As children, our parents teach us to be kind and share with others. “Share your toys. Share your snacks. Share your games.” So shouldn’t we be expected to behave the same way when we grow up and join the business world?
Unfortunately in competitive corporate environments, people sometimes horde information to try and gain any advantage they can over their colleagues. Thankfully, a cultural shift is occurring, where people understand that sharing and openness are vital to company-wide success, and that helping others is actually one of the key ways to getting ahead.
This is the third part of a series explaining the benefits of microblogging in the enterprise. In part one, we took a look at how sharing status updates can lead to tighter knit teams and reduce duplication of work. In part two, we examined how affective microblogging can be for questions and answers, enabling everyone to benefit and contribute to knowledge sharing. Today, I’d like to highlight how enterprise microblogging can be used effectively to share links to information, from public websites as well as internal resources.
When you read a blog post or news item online that you find informative, do you share it with others?? If so, how and with whom? If the only corporate tool at your disposal for sharing is email, do you really want to bother your colleagues by putting yet another message in their inbox? Will they even read it? What if there are other people that should know about the information? That’s where enterprise microblogging solutions, such as Socialtext Signals, come in, providing a better way to share information.
Sharing links via microblogging, instead of e-mail, has several benefits
- Audience – Everyone in the company benefits from the information, not just a few people on an email recipient list. For example, you may think that article about a competitor will be interesting to the Marketing team, but the Engineering team could benefit from reading it as well.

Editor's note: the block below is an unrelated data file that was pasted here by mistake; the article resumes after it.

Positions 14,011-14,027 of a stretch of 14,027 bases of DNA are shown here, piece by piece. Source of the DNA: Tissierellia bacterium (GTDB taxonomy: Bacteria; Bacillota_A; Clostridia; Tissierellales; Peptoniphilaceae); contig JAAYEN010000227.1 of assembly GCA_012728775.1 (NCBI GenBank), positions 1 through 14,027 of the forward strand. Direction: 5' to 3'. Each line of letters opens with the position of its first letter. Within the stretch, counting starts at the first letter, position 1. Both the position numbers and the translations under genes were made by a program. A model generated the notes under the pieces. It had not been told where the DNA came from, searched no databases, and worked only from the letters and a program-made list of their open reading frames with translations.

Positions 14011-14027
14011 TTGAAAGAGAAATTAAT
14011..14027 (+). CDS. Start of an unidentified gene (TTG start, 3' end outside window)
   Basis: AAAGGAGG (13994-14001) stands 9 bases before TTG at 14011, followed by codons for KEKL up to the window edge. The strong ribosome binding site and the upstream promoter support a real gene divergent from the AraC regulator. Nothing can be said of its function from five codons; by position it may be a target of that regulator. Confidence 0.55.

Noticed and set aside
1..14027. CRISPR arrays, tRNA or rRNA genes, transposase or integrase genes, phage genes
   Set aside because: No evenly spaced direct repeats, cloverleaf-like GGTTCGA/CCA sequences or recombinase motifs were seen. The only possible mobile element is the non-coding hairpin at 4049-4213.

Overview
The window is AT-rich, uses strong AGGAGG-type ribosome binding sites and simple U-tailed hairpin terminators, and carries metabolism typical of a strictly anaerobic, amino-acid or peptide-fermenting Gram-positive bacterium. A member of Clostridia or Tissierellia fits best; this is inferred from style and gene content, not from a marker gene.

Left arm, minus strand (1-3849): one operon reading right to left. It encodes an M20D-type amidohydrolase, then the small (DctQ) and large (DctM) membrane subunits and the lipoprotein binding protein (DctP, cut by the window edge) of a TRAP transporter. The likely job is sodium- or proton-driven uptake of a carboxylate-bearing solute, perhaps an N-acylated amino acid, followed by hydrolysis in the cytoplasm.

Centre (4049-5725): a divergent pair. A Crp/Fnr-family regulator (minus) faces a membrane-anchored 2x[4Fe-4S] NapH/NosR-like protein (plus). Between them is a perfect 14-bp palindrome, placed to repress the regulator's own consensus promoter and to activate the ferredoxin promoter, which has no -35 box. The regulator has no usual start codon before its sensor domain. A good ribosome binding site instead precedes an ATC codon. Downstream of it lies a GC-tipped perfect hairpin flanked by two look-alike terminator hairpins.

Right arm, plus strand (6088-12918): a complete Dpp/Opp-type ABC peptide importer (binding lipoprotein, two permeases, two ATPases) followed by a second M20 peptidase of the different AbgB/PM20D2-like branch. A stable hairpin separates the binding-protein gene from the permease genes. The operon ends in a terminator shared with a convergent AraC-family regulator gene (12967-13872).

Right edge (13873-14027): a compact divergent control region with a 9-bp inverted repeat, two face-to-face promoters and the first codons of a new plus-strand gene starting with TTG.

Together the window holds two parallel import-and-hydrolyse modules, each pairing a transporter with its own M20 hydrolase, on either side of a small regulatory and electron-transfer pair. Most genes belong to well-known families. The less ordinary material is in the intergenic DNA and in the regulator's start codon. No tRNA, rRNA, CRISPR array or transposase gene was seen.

- Discoverable – Via search, everyone can find links that have been shared, since they are not locked away inside someone’s mail file.
- Conversations – Often, when a link is shared, it sparks a discussion, leading to thoughts and ideas that let you improve products and services, or better satisfy customers.
Each of these characteristics have lead to link sharing becoming one of the most popular uses of Twitter. According to a recent New York Times article, “(on Twitter) One-fifth of posts and 57 percent of repeat messages contain a link, proving that this is an increasingly popular way to spread news” – Dan Zarrella, Social Media Scientist.
So what advantages does sharing links via internal microblogging provide versus using Twitter?
- 1) Privacy – Employees want to share information with each other easily, but not disclose it publicly. For example, if employees research a company for a possible acquisition and want to share lots of links about it, that must be kept confidential. The same goes for sharing information about your competitors. Also, people share intranet links with sensitive information and descriptions which must be kept internal, such as “Everyone please take a look at this list of questions from the Acme account.”
- 2) Expertise – Sharing links is not just about the content, it’s also about the people. Enterprise microblogging integrates with the corporate profiles of the authors, providing a great way to discover which people have expertise and interests in certain areas.
- 3) Integration – Rather than using multiple tools, content creation, link sharing, search, and profiles (mentioned above) should be integrated. Socialtext Signals features the unique ability to post a microblogging message automatically when a workspace page is updated. The resulting Signal (microblogging message) provides a link back to the page, and shows who made the update. Click on the person’s name or photo to see their profile. Go to the search bar in Socialtext, and find pages, people, and signals all from the same location.
But what about social bookmarking?
Sharing links is not a completely new idea. “Social bookmarking” sites, such as Digg and Delicious, have been around for a while. Some enterprise software vendors even offer dedicated internal social bookmarking tools. However, sharing bookmarks in their own unique location results in employees having to look in more places to find information. Instead, by sharing links via microblogging, employees now have a single experience for creating and discovering status updates, questions and answers, and shared links.
So the next time you’re reading something that you think could benefit others, signal a link, and let everyone know.
Here is a video of sharing links via Socialtext Signals.